In a VC-exclusive guest blog, Mozarteum University Salzburg Violin Professor Esther Hoppe shares her thoughts on what should be a student's 'dos and don't's for their first lesson with a prospective new teacher'.
"Most of us know the situation when you go and play for a teacher that you can imagine studying with ... it can be interesting, eye-opening and important for your future - but also frightening, challenging and stressful.
As a Violin Professor at the Mozarteum University, in Salzburg, I get asked by a lot of students to give them try out lessons. A try out lesson is an important opportunity to get to know each other.
Teaching is always a two-way street: it takes both teacher and student to make it work, and it’s usually quite immediately obvious if the collaboration can work or not.
Therefore I advise everyone to try to get to know a teacher before applying for their class. A teacher who’s great for someone might be the wrong one for someone else!
In that first lesson you give a first impression of yourself – and as we all know first impressions are incredibly important.
This impression is formed from the moment you’re visible until you leave the door. It includes not only how you play, but also for example how you do a hand shake or how you react when being asked something.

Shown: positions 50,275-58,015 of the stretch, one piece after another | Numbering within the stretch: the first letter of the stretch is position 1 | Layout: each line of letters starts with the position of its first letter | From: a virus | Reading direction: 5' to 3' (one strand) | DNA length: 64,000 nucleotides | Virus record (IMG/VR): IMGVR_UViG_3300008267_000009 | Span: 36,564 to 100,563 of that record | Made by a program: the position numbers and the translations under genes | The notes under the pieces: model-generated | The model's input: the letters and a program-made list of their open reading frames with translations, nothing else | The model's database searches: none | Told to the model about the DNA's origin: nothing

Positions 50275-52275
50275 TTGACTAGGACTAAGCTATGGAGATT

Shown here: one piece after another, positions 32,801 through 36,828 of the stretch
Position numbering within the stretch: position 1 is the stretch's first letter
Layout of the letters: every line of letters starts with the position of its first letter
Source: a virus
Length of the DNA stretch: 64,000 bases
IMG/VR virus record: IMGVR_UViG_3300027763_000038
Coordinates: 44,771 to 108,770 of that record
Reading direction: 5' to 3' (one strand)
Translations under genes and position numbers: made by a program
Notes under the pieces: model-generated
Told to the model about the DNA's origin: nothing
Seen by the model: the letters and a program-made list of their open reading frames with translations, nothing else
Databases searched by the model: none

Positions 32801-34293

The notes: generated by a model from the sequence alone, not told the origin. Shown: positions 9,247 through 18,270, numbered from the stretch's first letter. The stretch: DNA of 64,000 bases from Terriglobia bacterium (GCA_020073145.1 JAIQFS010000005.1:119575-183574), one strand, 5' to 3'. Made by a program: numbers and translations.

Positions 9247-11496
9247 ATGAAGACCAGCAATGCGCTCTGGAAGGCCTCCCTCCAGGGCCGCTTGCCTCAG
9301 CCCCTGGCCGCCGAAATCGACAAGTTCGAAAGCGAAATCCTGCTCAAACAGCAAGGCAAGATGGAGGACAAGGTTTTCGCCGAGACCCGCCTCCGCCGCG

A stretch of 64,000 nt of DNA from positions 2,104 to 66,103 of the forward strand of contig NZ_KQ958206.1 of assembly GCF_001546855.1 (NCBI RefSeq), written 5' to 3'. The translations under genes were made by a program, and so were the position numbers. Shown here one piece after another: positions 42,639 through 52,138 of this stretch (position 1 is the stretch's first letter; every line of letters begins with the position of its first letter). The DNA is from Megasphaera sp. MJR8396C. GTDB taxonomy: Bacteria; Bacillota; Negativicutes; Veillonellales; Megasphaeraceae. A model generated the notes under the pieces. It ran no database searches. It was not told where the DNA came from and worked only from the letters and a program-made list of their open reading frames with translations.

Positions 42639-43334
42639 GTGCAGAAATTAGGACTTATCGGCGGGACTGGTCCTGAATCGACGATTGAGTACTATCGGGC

You want to leave the best possible impression, so here’s a few ideas and a little advice on how to handle it:
1. Need less to say, it is important to be prepared. Ideally you should bring two contrasting works (how about Bach and Brahms, or Mozart and Sibelius) - I usually let the student pick the first piece. Hearing someone play two contrasting pieces shows if there’s a sensitivity in someone’s playing towards style and character. It can very well be that a try out lesson is much shorter than a normal lesson, so don’t take it personal in case you get stopped after a few minutes. From a teacher’s view: you hear quite immediately if someone’s talented, even if they’re nervous or not warmed up ...
2. Be open and respectful towards what the teacher has to say. You might disagree with what you hear, but it’s not the time to start discussions and impress the teacher with your knowledge. And if you don’t like what you hear, it’s quite likely that you should look for another teacher.
3. Get as much input from the teacher as possible. It’s a chance for you to learn! Even if you end up studying with someone else, you can learn from everyone. Listen, listen, listen, and if necessary ...
4. Ask questions. If you have questions, ask them. Maybe better towards the end of the lesson, when you feel that the timing is right to do so. Know that the playing reveals everything! Try to be as honest in your playing as possible, don’t try to copy or be someone else. After all, when it comes to playing, we are all completely “naked”about our personality and attitude.